We hold that the lost person, as well as the saved person, at death are conscious beings and always will be. The quality of life will however differ drastically.

How can we prove that those holding to "soul sleep" and total destruction are incorrect? a. Luke 16:19-31 shows the rich man and Lazarus in Sheol, one on the side of torment, and the other on the side of God. Both were conscious of their surroundings, as well as one another. b. Logically why would God put the lost to sleep till the judgment and then torment, or destroy them. It makes no sense. c. The Scriptures never speak of soul sleep, or the total destruction of the lost. Why would anyone assume it?

The lost are going to be just as eternal as we are! They just won't be comfortable.

With all of the emphasis on the love of God, we have tended to shy away from talking about hell. Some wonder why God would ever describe in His Word, the terrors of Hell? It is obvious to many, to give people a proper choice of heaven and hell. The prophets gave God's message of destruction and the purpose was that God was hoping that some would turn from their sin, but they did not.

Hell is described quite well in the scripture. It may well be that God doesn't want anyone telling Him that they would have accepted the Lord if they had known how bad it would be.

Another heresy of our day concerns a place where God purifies the lost in preparation for their time in heaven. The Mormons teach that if you don't accept their teaching here that you will be given a second chance after death. The problem is that you will have to be purified for a while in hell until you are ready for heaven.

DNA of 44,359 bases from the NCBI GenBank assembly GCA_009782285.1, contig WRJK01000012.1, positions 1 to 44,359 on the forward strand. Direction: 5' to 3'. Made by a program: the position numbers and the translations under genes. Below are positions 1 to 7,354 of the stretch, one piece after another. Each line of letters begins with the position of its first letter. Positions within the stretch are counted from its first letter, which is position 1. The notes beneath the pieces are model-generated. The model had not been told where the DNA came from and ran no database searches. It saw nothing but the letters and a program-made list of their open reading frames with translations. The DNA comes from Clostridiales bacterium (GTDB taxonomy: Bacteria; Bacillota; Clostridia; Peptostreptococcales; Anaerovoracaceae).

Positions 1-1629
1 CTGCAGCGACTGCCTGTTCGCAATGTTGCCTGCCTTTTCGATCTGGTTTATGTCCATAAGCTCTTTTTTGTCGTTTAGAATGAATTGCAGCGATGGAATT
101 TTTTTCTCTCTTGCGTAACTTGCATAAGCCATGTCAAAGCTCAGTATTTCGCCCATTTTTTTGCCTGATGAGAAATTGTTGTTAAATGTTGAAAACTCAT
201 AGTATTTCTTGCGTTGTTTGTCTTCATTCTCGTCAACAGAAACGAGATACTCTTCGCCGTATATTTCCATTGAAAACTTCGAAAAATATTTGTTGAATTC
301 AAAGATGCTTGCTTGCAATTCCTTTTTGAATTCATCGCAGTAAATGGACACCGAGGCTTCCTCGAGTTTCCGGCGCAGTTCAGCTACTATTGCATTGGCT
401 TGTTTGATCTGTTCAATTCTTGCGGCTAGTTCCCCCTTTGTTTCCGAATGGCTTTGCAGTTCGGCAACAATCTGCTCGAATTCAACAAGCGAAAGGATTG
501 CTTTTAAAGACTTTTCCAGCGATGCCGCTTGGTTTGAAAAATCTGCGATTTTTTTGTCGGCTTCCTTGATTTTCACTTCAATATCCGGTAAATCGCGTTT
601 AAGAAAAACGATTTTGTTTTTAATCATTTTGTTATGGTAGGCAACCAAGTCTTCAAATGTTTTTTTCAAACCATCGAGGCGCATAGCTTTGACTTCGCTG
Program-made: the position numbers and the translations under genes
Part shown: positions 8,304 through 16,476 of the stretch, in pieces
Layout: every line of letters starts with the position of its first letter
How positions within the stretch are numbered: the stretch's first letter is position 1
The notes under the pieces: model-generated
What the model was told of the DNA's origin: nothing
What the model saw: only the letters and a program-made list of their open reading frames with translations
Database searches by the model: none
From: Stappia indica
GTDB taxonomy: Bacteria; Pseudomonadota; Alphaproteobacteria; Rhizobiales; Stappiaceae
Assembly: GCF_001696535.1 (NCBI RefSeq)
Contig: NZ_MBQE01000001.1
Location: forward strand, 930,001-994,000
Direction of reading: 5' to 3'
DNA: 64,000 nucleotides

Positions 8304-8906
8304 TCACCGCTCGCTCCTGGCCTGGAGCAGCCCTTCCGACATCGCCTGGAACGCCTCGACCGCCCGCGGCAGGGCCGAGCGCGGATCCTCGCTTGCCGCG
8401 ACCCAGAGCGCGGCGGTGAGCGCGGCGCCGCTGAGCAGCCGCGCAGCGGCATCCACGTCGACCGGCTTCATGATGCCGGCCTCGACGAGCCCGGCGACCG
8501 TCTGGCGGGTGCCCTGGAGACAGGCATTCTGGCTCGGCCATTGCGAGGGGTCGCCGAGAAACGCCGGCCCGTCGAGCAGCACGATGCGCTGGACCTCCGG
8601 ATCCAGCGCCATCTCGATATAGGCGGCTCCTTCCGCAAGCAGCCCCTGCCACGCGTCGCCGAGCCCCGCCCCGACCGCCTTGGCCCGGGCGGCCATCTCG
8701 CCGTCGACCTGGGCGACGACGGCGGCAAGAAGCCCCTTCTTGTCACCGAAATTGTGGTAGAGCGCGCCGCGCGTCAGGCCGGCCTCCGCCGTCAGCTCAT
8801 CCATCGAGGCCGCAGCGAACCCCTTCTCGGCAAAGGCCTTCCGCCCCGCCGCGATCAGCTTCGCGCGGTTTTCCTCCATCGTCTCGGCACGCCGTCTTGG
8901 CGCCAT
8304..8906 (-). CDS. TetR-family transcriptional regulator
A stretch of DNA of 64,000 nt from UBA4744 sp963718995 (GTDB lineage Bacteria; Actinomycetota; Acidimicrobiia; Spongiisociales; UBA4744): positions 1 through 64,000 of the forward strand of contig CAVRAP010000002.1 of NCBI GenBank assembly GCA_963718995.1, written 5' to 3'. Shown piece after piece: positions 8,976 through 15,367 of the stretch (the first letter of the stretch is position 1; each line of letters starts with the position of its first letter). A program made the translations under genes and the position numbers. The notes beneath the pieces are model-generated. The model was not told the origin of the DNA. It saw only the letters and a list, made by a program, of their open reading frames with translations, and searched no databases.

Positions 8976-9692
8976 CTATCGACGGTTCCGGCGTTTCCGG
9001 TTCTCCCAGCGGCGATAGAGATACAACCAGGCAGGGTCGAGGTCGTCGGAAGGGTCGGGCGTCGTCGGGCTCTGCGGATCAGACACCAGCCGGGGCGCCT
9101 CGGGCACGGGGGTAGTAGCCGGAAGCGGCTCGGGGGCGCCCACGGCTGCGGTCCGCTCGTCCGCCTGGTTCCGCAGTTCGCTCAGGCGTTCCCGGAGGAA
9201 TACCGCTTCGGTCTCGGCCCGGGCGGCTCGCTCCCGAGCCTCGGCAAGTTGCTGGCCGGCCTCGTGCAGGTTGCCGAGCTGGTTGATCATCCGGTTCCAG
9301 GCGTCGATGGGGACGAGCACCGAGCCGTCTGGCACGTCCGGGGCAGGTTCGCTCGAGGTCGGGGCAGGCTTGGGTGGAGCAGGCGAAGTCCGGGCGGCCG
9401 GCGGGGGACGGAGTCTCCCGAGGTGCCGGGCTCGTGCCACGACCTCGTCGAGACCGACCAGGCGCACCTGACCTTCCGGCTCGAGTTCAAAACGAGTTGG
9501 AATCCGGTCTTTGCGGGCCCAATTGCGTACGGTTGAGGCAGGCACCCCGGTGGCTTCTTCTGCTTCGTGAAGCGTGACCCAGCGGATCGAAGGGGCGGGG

The Catholics also have their thought except they call it purgatory. They feel that if a church member is not good enough at death they will go to purgatory for purification. Your relatives can pray and pay you out of purgatory if they desire to. The one big question is, how much paying and praying will it take. You never know if you've done enough.

Is punishment remedial? It depends on what you are talking about. When punishing a child it is quite remedial. You will find that they respond quite well to punishment. Our daughter told us that she had said no-no to an item. Our granddaughter touched it and received a swat with the second no-no. The "little angel" touched it again, and before her mother could do anything, the angel was squinting her eyes and bracing for the swat that she knew she was going to receive. Remember the will we were talking about?

If you are talking about the believer, yes punishment is remedial, in that the chastisement is to bring the believer into a proper relationship with his God.

If you are talking about the criminal, yes there is a remedial aspect to punishment. Not only in the one punished, but in those that hear of his punishment. There is one country that has the death penalty for anyone caught with drugs. Would you believe they have no drug problem in that country?

If you are talking about punishment of the lost, then no, punishment is not remedial. Their punishment is set and eternal.

One further question that we need to deal with. If a person has not heard the Gospel will they be in heaven? Some believe that the lost are lost, because they have rejected the Gospel, however if they have never heard the Gospel, then they are not held responsible. Others say that all are lost, no matter whether they have heard the Gospel and rejected, or if they have never heard.